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Cisneros v. Baker

United States District Court, D. Nevada

September 2, 2014

MAXIMILLIANO CISNEROS, Petitioner,
v.
WARDEN R. BAKER, et al., Respondents.

ORDER

MIRANDA M. DU, District Judge.

On January 22, 2013, this Court received Petitioner's pro se petition for writ of habeas corpus pursuant to 28 U.S.C. § 2254, an application to proceed in forma pauperis, and a motion for appointment of counsel. (Dkt. no. 1, 1-1, 1-2.) After this Court denied Petitioner's application to proceed in forma pauperis, Petitioner paid the full filing fee. (Dkt. no. 3, 4). On March 7, 2013, this Court appointed a Federal Public Defender for the District of Nevada to represent Petitioner and noted that "timeliness of the petition may be at issue." (Dkt. no. 5 at 1.) On November 15, 2013, Petitioner, counseled, filed his First Amended Petition for Writ of Habeas Corpus by a Person in State Custody Pursuant to 28 U.S.C. § 2254. (Dkt. no. 19.) Pending before the Court is Respondents Warden R. Baker and the Attorney General of the State of Nevada's motion to dismiss the petition. (Dkt. no. 25.)

I. PROCEDURAL HISTORY

On March 15, 2005, the State charged Petitioner with second-degree murder with the use of a deadly weapon and attempted murder with the use of a deadly weapon in the First Judicial District Court of the State of Nevada in and for Carson City. (Exh. 4.)[1] After a five-day trial, a jury found Petitioner not guilty of attempted murder but guilty of second degree murder with the use of a deadly weapon. ( See Exh. 10-12, 14-15, 20.) On February 7, 2006, the state district court sentenced Petitioner to ten years to life, with a consecutive ten years to life for the deadly weapon enhancement. (Exh. 21.) The state district court entered a judgment of conviction on the same day. ( Id. )

On February 24, 2006, Petitioner filed a direct appeal to the Nevada Supreme Court. (Exh. 23.) On October 31, 2007, the Nevada Supreme Court affirmed the judgment of conviction. (Exh. 31.) On November 28, 2007, the Nevada Supreme Court issued its remittitur. (Exh. 33.)

On December 2, 2008, Petitioner filed a counseled state habeas petition in state district court. (Exh. 34.) Petitioner's attorney was Daniel J. Albregts, Esq. ( See id. ) On March 23, 2011, the state district court denied Petitioner's petition for writ of habeas corpus on the merits. ( See Exh. 43.) On April 18, 2011, Petitioner, through counsel, filed a notice of appeal to the Nevada Supreme Court. (Exh. 46.)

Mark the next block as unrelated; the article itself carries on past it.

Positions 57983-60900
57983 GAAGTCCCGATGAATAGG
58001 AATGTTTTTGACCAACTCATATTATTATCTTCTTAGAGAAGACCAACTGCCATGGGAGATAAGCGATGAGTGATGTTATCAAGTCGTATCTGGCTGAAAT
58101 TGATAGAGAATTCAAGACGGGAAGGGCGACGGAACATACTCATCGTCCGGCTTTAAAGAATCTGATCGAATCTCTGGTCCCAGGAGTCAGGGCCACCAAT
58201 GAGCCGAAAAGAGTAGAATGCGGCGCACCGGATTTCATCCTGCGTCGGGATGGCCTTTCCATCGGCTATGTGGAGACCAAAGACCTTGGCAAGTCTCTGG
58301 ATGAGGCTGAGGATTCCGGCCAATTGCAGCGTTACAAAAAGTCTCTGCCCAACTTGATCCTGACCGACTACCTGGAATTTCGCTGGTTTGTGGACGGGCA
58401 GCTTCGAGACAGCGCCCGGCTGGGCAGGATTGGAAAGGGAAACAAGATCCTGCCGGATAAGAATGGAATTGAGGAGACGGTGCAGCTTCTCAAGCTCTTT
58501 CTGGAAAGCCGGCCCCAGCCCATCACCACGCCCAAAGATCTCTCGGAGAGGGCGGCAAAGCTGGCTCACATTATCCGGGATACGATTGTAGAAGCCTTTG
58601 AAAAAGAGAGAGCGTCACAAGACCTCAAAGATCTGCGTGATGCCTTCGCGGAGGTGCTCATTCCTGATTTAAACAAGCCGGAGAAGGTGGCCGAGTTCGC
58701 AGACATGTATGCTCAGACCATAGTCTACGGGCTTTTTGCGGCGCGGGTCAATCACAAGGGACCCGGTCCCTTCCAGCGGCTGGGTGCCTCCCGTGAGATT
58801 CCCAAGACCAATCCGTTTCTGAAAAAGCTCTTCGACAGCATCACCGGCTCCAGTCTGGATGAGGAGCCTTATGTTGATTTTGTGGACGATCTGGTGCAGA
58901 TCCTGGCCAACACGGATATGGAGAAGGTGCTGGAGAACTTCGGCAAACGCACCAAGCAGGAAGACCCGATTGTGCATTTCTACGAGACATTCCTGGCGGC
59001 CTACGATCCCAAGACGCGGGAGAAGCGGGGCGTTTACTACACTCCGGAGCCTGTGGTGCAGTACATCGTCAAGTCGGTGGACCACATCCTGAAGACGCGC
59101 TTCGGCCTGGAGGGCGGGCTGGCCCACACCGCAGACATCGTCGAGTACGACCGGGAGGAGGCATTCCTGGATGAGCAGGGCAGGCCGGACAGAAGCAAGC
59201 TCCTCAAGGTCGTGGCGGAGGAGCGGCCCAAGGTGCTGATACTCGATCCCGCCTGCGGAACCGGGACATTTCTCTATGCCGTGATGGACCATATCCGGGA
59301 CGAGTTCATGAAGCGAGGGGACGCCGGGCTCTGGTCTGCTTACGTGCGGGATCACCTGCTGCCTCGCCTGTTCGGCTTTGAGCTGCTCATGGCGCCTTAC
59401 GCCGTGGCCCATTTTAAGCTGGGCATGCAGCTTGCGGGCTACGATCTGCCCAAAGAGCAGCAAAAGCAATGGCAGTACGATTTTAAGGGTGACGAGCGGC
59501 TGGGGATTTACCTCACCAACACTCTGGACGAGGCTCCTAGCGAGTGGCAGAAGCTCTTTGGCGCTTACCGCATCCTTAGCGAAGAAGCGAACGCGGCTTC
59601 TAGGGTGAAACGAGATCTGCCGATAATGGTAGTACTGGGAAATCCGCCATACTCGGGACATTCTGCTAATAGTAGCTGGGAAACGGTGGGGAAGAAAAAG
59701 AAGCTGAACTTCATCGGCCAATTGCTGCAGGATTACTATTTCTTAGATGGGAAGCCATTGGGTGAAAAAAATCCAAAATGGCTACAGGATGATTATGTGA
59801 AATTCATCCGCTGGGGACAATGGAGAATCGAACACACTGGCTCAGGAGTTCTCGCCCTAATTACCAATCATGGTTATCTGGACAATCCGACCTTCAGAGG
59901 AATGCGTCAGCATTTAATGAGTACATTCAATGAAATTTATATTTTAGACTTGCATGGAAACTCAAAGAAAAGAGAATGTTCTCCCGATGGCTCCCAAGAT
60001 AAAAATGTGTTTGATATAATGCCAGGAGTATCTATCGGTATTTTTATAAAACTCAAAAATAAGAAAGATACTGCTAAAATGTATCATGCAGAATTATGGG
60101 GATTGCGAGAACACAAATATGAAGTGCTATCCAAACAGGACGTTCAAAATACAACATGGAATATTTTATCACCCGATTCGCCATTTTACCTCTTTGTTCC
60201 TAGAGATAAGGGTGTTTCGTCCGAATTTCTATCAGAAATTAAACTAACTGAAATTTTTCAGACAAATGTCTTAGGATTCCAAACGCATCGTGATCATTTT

On June 14, 2011, Albregts wrote Petitioner a letter and included his motion to withdraw as counsel from the appeal. (Exh. 88.) Albregts wrote Petitioner the following:

I have filed the docketing statement for the criminal appeal and am obtaining a transcript from the hearing. However, if the court grants my motion to withdraw you will be required to complete the opening brief and the rest of your appeal on your own. Once the motion is granted I will forward you the file so that you have all of the pleadings and briefs which will provide you the necessary facts and case law to file the opening brief. I will also provide a format for the brief so that you can use that format in completing your brief.
Finally, if the Nevada Supreme Court denies your appeal you should contact the Federal Public Defender's Office Habeas Unit...
I will notify you once I hear from the Supreme Court regarding my motion.

( Id. )

On June 24, 2011, the Nevada Supreme Court issued an order granting Albregts' motion to withdraw as counsel of record on appeal. (Exh. 50.) The order stated that Albregts "represents that he was retained to represent appellant in the post-conviction proceedings in district court, was not retained to handle an appeal, and has been unable to reach an agreement with appellant regarding a retainer for an appeal." ( Id. ) The Nevada Supreme Court held that this was an "adequate cause for counsel to withdraw in [the] matter" and ordered the clerk of the court to withdraw Daniel J. Albregts as counsel of record for appellant. ( Id. )

On March 9, 2012, Albregts wrote Petitioner another letter and informed Petitioner that the Nevada Supreme Court had granted his motion to withdraw. (Exh. 89.) Albregts wrote Petitioner the following:

I am enclosing an Order the Supreme Court filed on June 24, 2011 granting my Motion to Withdraw from your case and indicating that if you did not retain new counsel within sixty (60) days of their Order they would decide the appeal based upon the record. Given that the sixty (60) days has passed I suspect that the court is reviewing the record to determine whether or not there are any appellate issues.
It probably would be best at this stage to simply let the Supreme Court rule one way or another. If they grant your appeal then you can decide how to proceed according to their decision. If they deny your appeal you can simply proceed to filing your federal writ. You have one year from the date of the Supreme Court's decision within which to file your writ. You can then contact the Federal Defender's Office and ask that they be ...

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